We were made redundant at the age of 51 and 53 respectively. It was terrifying.
We had a long held pipe dream of giving it all up to do something more fun before we were too old and decrepit. But our planning had all centred around Mark reaching the magic age of 55, when we would have saved up enough and could get our hands on his pension.
And there was always the convenient ‘get out’ of working on. You know, that delaying tactic of “If we work for another year, it will give us just a little more financial security.” Procrastination; which saves you from making that difficult decision to step out of your salaried comfort zone and into the void…
Having been made redundant and finding ourselves too ill to work, none of this was an option – and in hindsight, I am really glad!
The redundancy gave us the boot up the behind that we needed to make our exit from the corporate rat race AND, most importantly, two wonderful years of travel that we would otherwise have spent at work!
In my blog Carry On Caravanning – Part 1; How We Did It I discuss how it is important to know how much you are spending and on what. That way, you know how much money you need to support the lifestyle that you want – and where you can make cuts. You might be surprised to learn that when we did this exercise, we discovered that the odd £2.50 in Costa’s here and there added up to £100 per month on coffee. That’s £1200 per year. You can do a lot with £1200 per year in a caravan!
The question that everyone wants to ask us, but are usually too polite, is “How much does it cost to do what you do?” We tour Europe in the caravan for 9 months and spend 3 months in a ski apartment.
Well, in broad terms, here is the answer. This is our budget for the next year;
|Caravan Costs||Gas, Elsan, service, site fees (incl 4 dogs, which costs extra in Europe) for 9 months touring||£4,000|
|Ski Apartment||3 months rental costs, bills included||£3,500|
|Ski Pass||2 x seasonal ski passes||£1,400|
|Tow Vehicle Costs||Fuel, service, MOT, tax, repairs. We have a budget for a replacement vehicle in the future.||£4,000|
|Insurance||Travel, car & caravan insurance*||£1,300|
|Ferry & Tolls||2 return crossings to Europe per year with 4 dogs; 1 with caravan; Mont Blanc Tunnel & Motorway Tolls||£1,000|
|Sports & Hobbies||Replacing windsurfing, cycle & ski kit. Ski servicing.||£600|
|Food||All food shopping for 2 people. We rarely dine out.||£5,400|
|Cleaning Products||Laundry soaps, toiletries, caravan cleaner etc||£400|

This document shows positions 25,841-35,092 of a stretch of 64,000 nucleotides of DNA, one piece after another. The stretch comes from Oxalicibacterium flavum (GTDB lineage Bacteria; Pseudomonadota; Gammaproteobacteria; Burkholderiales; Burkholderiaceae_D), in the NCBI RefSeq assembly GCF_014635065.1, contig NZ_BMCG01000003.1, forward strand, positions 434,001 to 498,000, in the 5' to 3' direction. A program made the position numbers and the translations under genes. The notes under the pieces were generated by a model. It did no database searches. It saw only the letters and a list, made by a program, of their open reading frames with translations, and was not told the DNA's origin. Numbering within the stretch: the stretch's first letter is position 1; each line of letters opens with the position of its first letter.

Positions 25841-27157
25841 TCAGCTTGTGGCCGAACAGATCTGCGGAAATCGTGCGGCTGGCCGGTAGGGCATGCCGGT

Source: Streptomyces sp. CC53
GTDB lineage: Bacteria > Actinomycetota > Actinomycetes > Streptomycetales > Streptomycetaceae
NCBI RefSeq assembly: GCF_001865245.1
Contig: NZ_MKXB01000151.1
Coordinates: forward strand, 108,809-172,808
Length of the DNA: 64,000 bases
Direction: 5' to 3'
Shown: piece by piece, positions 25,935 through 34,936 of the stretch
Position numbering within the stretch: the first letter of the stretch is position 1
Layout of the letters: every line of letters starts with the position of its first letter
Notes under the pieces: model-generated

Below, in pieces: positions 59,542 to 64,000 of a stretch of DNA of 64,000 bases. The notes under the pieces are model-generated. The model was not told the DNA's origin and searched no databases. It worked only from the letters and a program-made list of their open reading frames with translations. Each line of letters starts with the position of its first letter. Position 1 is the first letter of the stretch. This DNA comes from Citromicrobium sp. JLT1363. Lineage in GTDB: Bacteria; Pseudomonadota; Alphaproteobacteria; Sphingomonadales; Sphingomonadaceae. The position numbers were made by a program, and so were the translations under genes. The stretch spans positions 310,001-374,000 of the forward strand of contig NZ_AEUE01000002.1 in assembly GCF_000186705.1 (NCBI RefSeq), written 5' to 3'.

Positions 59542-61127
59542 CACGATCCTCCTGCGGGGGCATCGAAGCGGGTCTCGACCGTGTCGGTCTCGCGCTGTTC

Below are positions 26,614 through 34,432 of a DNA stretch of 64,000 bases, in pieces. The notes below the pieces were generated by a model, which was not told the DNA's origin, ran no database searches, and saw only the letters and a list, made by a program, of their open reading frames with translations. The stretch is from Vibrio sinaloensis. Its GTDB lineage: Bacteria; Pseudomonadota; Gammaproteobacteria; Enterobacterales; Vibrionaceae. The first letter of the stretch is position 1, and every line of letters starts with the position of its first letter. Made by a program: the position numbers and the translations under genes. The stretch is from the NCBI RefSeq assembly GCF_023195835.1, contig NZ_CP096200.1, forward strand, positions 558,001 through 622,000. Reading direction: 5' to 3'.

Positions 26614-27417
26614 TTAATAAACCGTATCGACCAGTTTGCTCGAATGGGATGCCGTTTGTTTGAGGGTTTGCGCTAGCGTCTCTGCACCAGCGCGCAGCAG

|Health||Dentist, contact lenses, prescriptions, sun cream etc||£900|
|Clothing||Replacing clothing & shoes||£500|
|Booze||Wine, beer etc. We rarely go out!||£900|
|Communication||Mobile phone, MiFi, buying CDs / DVDs etc||£400|
|Dog Costs||Food, vets, medication, jabs etc. We groom them ourselves.||£1,100|
*Some insurers will cover you only for 3-months touring abroad per year and will not cover you if you are already abroad when the policy starts!
Due to the monetary misadventures that seem to accompany our every homecoming to the UK, we have considered adding a line to our budget for “Fines…” (See Home and Briefly Back in the Brick for our first bout of pecuniary pandemonium. Little did we know that MUCH MORE was to follow!)
If you are planning to do what we do, I hope that this information will help you towards making your dreams a reality. Clearly, your budget will be different from ours, but I hope that this gives you an idea of the costs you will need to cover and a starting point for planning.
To help you when living on a budget, see 10 Tips to Save Money while Caravanning. This blog also contains useful links that will help you to calculate the costs of European road toll charges and a link to ACSI, which lists the prices for 10,000 campsites across Europe.
Postscript – GDPR
And speaking of fines – GDPR (The European Union (EU) General Data Protection Regulation) goes into effect on May 25, 2018.
GDPR sets out your rights regarding your personal information, how organisations should carry out direct marketing and how you can access information from public authorities. For further information, click here.
The fines for non-compliance are €y€ wat€ring – and rather scary for a hobby blogger who makes no money from her site. (I actually PAY money to keep it live! I am like Elizabeth Reyes – “I write because I MUST! It’s not a choice or a pastime, it’s an unyielding calling and my passion.”)
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